Hadden told the news just as he viewed it-as a grand and comic epic spectacle. He hooked readers on the news and sold them on its importance by flavoring the facts with color and detail, and by painting vivid portraits of the people who made headlines. Hadden's entertaining writing style proved so popular that it quickly spawned imitators. As the rest of the media took up Hadden's style of narrative reporting, journalists transformed themselves from mere recorders into storytellers. The burgeoning national news media acquired a grip on the American imagination and a power unprecedented in public life.
That achievement alone would qualify Hadden as one of the few seminal publishers in American history. But that was not all Hadden did. Within a year of printing the first issue of Time, he created the first radio quiz show. Three years after that, he began publishing a trade magazine about advertising that took business reporting in a new direction. In the last year of his life, he dreamed up the idea for a magazine devoted exclusively to sports, which later became Sports Illustrated. Sniffling with the first hints of illness, he talked excitedly of his idea for a new picture magazine, which he hoped to call Life. Hadden's ideas were so influential that a single page from one notebook found among his things after his death would serve as a virtual road map for the next half-century of the company he founded.
Luce called Hadden an "original" and was deeply influenced by his ideas. Throughout their many battles, whether for the editorship of the school paper or for creative control of Time, it was Hadden who won. Luce, who couldn't stand to lose, had been forced to content himself with second place for more than a decade. He had worked as Hadden's deputy in both prep school and college. During the founding of Time Incorporated, Hadden had acted more "on the originality side," as one friend put it, while Luce had served as the creative "brake." Luce had continued to live in Hadden's shadow ever since. For years, when Luce walked in the door of the New York Yale Club, the waiters would greet him as "Mr. Hadden," because Luce ate there on Hadden's account.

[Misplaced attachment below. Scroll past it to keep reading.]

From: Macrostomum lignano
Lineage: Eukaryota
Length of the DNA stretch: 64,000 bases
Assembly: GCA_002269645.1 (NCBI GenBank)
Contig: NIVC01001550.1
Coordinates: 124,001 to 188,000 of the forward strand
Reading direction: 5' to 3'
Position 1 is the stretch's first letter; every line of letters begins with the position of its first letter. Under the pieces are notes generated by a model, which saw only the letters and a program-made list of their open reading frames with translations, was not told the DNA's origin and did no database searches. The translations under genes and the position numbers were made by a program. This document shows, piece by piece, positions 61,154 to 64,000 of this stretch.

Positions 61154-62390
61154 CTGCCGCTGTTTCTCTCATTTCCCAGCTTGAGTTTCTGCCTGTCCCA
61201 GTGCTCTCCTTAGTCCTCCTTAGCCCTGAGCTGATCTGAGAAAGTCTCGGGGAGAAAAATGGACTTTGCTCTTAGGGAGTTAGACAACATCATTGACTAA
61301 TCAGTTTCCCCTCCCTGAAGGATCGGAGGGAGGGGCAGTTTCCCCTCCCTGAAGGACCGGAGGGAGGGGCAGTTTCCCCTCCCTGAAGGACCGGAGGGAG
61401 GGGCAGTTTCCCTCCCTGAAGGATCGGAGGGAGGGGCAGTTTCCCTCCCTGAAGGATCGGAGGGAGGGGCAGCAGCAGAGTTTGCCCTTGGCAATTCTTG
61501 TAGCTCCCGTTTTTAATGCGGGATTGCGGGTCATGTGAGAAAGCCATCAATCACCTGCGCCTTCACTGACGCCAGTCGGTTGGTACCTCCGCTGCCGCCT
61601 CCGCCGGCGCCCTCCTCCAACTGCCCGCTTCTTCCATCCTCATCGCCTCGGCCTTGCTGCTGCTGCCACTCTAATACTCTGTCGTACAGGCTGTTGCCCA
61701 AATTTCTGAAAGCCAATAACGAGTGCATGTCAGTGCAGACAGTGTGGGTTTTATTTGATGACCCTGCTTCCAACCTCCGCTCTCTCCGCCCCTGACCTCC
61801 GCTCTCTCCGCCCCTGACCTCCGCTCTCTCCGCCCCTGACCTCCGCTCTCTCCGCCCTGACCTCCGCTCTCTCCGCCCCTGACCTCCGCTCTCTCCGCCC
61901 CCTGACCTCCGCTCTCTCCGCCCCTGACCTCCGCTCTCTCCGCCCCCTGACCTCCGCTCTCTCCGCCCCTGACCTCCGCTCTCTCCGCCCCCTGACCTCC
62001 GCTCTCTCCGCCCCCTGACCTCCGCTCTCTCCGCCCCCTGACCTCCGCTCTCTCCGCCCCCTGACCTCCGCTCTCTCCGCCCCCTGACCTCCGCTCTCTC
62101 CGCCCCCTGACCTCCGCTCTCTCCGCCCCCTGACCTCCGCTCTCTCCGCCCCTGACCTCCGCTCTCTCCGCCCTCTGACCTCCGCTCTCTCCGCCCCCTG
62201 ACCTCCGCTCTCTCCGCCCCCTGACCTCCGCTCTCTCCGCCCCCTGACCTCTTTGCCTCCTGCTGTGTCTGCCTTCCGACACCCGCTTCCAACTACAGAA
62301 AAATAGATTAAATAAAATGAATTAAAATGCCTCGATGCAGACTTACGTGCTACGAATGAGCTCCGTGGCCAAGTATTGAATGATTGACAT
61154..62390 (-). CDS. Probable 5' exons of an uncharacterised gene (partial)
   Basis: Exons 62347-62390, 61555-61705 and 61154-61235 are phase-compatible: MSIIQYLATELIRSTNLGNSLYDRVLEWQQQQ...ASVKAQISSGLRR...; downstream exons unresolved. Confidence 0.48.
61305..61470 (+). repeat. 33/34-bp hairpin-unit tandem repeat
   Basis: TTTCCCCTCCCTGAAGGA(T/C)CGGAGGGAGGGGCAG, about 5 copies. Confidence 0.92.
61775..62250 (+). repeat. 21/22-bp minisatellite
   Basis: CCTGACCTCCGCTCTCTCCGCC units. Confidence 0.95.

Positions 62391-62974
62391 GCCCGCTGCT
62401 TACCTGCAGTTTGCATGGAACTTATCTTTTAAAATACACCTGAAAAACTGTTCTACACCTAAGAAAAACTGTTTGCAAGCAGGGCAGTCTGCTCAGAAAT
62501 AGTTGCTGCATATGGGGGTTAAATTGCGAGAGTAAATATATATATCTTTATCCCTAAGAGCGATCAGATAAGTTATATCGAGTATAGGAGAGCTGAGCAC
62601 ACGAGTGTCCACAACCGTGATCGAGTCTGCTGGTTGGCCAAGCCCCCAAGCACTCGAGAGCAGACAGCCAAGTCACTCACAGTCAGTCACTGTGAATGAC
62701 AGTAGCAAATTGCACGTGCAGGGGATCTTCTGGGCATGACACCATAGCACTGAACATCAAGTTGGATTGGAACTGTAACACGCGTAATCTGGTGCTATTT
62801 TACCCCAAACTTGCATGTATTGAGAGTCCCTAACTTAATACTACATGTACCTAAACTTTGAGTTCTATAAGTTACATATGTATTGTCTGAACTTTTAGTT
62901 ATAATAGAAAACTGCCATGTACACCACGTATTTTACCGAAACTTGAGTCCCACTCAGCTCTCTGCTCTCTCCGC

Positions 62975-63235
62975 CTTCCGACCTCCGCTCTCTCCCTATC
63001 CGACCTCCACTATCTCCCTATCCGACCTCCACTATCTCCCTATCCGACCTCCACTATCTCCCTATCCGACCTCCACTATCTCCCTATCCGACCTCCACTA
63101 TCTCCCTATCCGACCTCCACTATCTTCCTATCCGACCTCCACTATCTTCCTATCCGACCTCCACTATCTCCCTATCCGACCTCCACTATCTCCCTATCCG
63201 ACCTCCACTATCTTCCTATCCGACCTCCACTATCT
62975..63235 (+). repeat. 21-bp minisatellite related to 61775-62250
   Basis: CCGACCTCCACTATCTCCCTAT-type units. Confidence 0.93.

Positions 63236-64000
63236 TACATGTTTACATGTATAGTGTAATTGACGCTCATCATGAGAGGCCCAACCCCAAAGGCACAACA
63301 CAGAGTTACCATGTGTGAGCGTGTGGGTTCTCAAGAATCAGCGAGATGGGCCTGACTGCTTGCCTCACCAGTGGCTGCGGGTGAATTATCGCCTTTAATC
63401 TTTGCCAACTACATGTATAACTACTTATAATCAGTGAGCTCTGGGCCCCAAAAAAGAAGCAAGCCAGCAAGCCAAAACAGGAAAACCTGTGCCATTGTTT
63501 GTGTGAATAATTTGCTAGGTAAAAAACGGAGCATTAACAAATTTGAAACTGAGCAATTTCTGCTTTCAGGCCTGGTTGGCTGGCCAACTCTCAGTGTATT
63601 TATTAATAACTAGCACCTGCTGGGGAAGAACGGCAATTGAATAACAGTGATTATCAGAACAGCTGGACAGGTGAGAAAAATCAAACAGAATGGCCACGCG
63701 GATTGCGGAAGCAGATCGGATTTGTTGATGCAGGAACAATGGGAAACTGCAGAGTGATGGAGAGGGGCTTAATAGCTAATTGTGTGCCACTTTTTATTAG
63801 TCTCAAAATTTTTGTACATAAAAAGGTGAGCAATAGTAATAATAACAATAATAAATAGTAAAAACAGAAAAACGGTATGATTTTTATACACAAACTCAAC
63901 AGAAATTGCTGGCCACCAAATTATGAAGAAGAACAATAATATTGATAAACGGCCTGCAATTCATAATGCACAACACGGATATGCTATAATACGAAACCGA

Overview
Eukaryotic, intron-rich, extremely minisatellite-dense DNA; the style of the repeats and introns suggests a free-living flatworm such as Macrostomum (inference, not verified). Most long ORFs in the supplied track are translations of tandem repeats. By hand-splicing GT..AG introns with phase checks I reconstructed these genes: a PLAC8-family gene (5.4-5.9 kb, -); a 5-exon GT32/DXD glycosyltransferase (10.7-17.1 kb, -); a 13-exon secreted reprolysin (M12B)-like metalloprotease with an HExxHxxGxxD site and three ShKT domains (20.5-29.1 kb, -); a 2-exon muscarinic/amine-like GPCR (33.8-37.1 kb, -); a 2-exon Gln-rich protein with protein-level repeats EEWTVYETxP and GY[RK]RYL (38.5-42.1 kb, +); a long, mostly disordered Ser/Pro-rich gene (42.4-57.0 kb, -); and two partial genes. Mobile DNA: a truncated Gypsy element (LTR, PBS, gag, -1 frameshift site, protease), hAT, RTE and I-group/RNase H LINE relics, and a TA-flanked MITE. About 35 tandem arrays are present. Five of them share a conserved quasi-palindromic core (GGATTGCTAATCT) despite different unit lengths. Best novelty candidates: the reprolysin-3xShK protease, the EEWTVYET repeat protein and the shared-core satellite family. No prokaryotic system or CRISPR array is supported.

But Luce was a dogged competitor, capable of acquiring new talents, and each time they raced Luce finished a hair closer. In recent years, Luce had pressed Hadden for control of the company. Offended by Luce's desire for power, Hadden had been further depressed by a string of romantic failures. In his final few years, he had turned to the bottle, driven drunk through town, picked fights in speakeasies, and spent nights in jail. Finally it seemed that the brighter of two brilliant candles was about to flicker out. "It's like a race," Hadden had once said of their strange friendship. "No matter how hard I run, Luce is always there." Now Luce was at Hadden's deathbed, ready to slog out the final grueling lap of their rivalry.
For several months Luce had been developing a plan to publish the company's second major product-a business magazine to be called Fortune. Hadden was opposed. Believing the business world to be vapid and morally bankrupt, he had devoted the last few years to lampooning businessmen in print, even when they happened to be Time's own advertisers. Luce was adamant. He kept coming to Hadden's bedside, discussing draft articles and mock-ups. Hadden, true to form, had been drawn into a series of lengthy arguments. Day after day, Hadden and Luce had yelled at each other-so loudly that Hadden's nurse could hear them from behind the closed door.
From the perspective of Luce and others at the company, Hadden was out of his head. "He's a sick man," Hadden's cousin told Luce. An executive later reflected, "He was too sick to know and comprehend." Luce was going ahead without Hadden; it wasn't necessary to fill him in on every detail. But there Luce was at Hadden's bedside, insistently pressing his case. Luce would stay for an entire hour, and when he finally got up to leave Hadden would be visibly exhausted. The doctors, believing Hadden was wasting his precious energies, came to fear the moment of Luce's arrival. But Luce continued to visit, and Hadden's condition continued to deteriorate.
As Hadden lay near death, too weak to speak above a whisper, he and Luce had their decisive conversation. No one else would ever know what transpired that January day in that Brooklyn hospital room. It was only known that Luce came by and sat behind a closed door. But the story that later circulated among Time's employees was that Luce brought up the major financial matter that lay between Time's young founders. Together, Hadden and Luce held slightly more than half of the voting stock in Time Incorporated-just enough, together, to maintain control. Singly, however, each of them owned less than 30 percent of the voting stock. If Hadden died, Luce could lose control of the company-unless somehow he got his hands on Hadden's stock.